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Thread: 1 to 1 Objects

  1. #1
    this.that is offline Member
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    Default 1 to 1 Objects

    I am totally at a loss here, and it seems so simple... I even want to say that I have run into this problem before, but cannot remember how to resolve it or if I ever did.

    Here is some code:


    class User {
    Program program;

    void load() {
    program = new Program();
    program.load();
    }
    }

    class Program {
    User poc;

    void load() {
    poc= new User();
    poc.load();
    }
    }



    Most of you probably see right off the bat what is going to happen when I say
    new Program().load() ... StackOverFlow. Of course this is a simplified representation of my problem and it took me a while to find it.

    The point here is that Users are assigned programs and programs are given points of contacts.

    the intent of the load function is to load the object from some external source (eg a database). I wanted the object to be "complete" after the load function was called so I cannot create shallow instances of the internal objects. But that might be the only solution. I wanted to try to avoid having to load() 100 Users every time a Program is sent to output.

    I do not know if this of any use, but it at least adds a little more meaning to the design: The load function corresponds with the save function which works fine but then the save is not deep.

    I am wandering if there is something simple I am missing that will make me feel silly.

    Thanks for your input.
    Last edited by this.that; 08-06-2008 at 12:02 AM. Reason: you = your ... my least favorate typo

  2. #2
    Norm's Avatar
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    Default

    Not sure what your reason is to have one call the other and have it call the first.
    To prevent too many calls, have a static counter and stop calling load() after some limit.
    You have 2 load methods but only describe one
    the load function
    Could you define the function of the load methods for each of the classes?

  3. #3
    this.that is offline Member
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    There isn't a concrete definition of load(). It's abstract. The idea is that the load and save functions can be defined against any back end you want to plug them up to. Be it a database, file system, XML Documents, whatever. the easiest example would be a database. So User::load() would go to database get the user's name id.. etc, then run and grab all of the programs associated with this user and load() each program. The program's load function would do the same thing in its own context. Since program "has a" user it creates a user and then load()'s that user. Which is where the problem is.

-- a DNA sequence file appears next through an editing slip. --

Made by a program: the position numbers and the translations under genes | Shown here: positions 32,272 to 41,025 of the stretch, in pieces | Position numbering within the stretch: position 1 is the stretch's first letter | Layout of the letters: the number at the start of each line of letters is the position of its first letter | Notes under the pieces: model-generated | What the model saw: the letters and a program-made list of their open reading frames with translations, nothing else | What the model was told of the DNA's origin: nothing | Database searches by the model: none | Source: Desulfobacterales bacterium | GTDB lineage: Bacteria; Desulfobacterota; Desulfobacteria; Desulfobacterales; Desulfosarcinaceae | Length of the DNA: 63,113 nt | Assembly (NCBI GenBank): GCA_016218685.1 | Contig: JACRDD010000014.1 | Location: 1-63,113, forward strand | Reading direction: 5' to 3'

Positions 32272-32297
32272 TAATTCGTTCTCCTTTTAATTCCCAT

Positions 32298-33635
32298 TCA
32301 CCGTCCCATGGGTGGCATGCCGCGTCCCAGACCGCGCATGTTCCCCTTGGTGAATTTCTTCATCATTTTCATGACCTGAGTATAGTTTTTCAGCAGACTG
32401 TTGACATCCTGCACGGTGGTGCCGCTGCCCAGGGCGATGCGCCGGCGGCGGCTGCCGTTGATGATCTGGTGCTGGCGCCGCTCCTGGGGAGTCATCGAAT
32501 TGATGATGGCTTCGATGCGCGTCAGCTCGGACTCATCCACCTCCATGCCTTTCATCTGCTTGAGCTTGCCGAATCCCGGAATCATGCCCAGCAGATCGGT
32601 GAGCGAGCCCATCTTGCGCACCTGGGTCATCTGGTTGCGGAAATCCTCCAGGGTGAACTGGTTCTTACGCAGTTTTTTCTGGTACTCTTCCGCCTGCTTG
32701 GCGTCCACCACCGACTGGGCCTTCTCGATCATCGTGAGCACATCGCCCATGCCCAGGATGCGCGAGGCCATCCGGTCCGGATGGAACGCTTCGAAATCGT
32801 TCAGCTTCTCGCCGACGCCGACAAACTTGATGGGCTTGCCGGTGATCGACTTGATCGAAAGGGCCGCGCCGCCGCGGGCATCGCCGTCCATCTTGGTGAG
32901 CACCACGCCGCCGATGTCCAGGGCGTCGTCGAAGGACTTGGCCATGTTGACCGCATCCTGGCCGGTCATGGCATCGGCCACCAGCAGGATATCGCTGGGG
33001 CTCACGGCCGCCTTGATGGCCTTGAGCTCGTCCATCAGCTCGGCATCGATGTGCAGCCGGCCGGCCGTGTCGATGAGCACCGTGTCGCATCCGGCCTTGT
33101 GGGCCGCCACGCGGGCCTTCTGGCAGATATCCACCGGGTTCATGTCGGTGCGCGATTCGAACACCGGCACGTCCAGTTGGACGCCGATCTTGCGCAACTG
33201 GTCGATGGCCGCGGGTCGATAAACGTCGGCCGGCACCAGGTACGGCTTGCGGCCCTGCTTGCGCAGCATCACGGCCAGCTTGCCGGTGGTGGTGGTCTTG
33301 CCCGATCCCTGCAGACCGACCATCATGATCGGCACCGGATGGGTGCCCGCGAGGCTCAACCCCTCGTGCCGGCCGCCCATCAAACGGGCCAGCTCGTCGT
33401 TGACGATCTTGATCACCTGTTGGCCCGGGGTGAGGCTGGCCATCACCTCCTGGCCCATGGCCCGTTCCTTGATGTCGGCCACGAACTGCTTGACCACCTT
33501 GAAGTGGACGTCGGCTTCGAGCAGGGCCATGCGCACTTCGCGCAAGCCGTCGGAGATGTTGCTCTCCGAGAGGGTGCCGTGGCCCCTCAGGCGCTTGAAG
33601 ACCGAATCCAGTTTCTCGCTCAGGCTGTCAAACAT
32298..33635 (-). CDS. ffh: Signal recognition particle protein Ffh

I am having a very hard time seeing the problem from the high/design level. From the design perspective I see no reason why a User cannot program.load() the program that the user is assigned to. At the same time i see no reason why a program cannot poc.load() it's point of contact. But as soon as I create a simple implementation the problem is clearly exposed.

    I am not convinced that the design is flawed. If I were to to make each load() function independent, It would fix this issue but would not be a very OO solution. To force User to know how to load a Program seems to violate encapsulation. Which is why the design is the way it is. But I also see no way to "correctly" implement the load() method in a way that will not cause recursion.

  4. #4
    this.that is offline Member
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    The more I think about this the more I see it as a lost cause. My main slip up is that I failed to recognize load() as a constructor. But it is in principle:

    class User {
    Program assignment = new Program();
    }
    class Program {
    User poc = new User();
    }

    can simply never work. Even if the real world allows it.

  5. #5
    Norm's Avatar
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    I don't see how a good OOP design would have this problem. Both the classes in your example can't require a new version of the other.
    Perhaps you need a source for the objects that you call to get the next user for this program or the next program for this user. The source would be a singleton containing a list. You'd call that class's getNext() method like an Iterator.
    I'm assuming that each program can have one or more users and each user is using one or more programs.
    Last edited by Norm; 08-07-2008 at 10:13 PM.

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